The chart of April lean hog futures illustrates that the price of pork had been dropping steadily since October and remained not far above the most recent February 3 low of 61 cents. The hog futures were trading at 64.75 cents on February 12.
While prices of most of the agricultural commodities edged lower in the aftermath of the WASDE report, we are coming into a time of the year when uncertainty will likely prevent most from falling too far from the current levels. At the same time, the USDA did not account for any increase in demand from China. If the Chinese get Coronavirus under control, we could see a significant increase in demand for agricultural products over the coming months in the wake of the trade deal.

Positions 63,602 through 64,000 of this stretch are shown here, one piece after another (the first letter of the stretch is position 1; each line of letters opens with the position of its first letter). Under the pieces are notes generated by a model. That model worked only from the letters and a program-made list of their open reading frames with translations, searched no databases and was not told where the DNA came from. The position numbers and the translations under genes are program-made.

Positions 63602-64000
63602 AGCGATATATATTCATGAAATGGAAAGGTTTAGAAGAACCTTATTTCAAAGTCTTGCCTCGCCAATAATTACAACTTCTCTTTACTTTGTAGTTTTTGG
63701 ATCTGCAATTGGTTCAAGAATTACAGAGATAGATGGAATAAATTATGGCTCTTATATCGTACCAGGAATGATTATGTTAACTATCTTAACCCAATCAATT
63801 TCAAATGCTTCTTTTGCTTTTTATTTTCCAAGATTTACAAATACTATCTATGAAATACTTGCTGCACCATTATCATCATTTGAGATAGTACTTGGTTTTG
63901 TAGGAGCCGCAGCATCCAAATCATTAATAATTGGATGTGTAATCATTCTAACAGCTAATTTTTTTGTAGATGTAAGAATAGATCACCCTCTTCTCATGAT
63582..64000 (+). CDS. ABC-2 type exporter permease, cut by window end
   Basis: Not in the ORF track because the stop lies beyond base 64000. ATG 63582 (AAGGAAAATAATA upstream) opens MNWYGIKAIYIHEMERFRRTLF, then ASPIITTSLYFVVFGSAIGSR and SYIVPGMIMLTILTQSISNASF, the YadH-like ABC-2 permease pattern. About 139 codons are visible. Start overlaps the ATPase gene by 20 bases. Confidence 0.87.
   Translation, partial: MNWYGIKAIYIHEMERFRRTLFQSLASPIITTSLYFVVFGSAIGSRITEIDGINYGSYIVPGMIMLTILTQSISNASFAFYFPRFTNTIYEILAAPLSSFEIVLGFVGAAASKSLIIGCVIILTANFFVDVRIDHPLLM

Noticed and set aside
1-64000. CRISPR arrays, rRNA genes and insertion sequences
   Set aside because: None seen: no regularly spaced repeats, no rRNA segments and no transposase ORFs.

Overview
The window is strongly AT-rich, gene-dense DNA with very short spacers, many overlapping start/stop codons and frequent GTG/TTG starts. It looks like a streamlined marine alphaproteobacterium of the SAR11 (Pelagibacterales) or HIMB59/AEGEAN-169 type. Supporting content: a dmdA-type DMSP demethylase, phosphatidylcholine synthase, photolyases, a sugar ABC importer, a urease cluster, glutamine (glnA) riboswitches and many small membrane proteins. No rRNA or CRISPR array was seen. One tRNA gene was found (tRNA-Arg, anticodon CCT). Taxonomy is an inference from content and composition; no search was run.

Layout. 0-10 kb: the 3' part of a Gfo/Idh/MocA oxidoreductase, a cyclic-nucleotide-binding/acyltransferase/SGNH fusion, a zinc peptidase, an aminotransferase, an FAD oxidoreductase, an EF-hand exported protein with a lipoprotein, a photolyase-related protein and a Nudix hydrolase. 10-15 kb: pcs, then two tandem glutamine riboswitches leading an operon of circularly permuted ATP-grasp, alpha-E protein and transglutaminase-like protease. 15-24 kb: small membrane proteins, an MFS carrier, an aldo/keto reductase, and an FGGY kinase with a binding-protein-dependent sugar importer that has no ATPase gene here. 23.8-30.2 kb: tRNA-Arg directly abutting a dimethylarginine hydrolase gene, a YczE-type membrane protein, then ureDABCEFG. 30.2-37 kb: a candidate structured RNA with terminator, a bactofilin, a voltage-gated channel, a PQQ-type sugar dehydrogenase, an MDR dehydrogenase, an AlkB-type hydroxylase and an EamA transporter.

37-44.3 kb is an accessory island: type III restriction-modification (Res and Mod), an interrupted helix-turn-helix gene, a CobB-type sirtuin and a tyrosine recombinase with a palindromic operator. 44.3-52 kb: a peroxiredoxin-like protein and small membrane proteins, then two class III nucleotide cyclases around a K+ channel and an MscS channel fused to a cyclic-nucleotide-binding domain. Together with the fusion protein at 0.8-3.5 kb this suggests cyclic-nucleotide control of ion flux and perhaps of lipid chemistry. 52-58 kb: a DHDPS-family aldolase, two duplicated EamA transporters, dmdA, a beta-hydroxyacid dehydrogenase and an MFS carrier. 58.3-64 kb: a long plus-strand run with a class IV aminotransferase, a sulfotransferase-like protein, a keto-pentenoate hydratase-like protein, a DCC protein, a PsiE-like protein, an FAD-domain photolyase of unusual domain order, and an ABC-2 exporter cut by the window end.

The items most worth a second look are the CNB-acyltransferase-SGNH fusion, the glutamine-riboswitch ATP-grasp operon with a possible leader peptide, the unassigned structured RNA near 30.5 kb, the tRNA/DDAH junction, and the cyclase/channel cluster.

As always, Mother Nature and the weather conditions in the northern hemisphere will determine the path of least resistance of prices. The demand side of the equation continues to be an ever-increasing factor that reflects the growing world population.
The Invesco DB Agriculture Fund is a product that holds futures contracts in many of the products that the USDA reports on in its monthly WASDE report. The most recent top holdings of DBA include:
DBA has net assets of $338.61 million, trades an average of over 228,000 shares each day, and charges an expense ratio of 0.85%.
Given that we are on the verge of entering the season of uncertainty in most agricultural futures markets, I believe any price weakness presents a buying opportunity.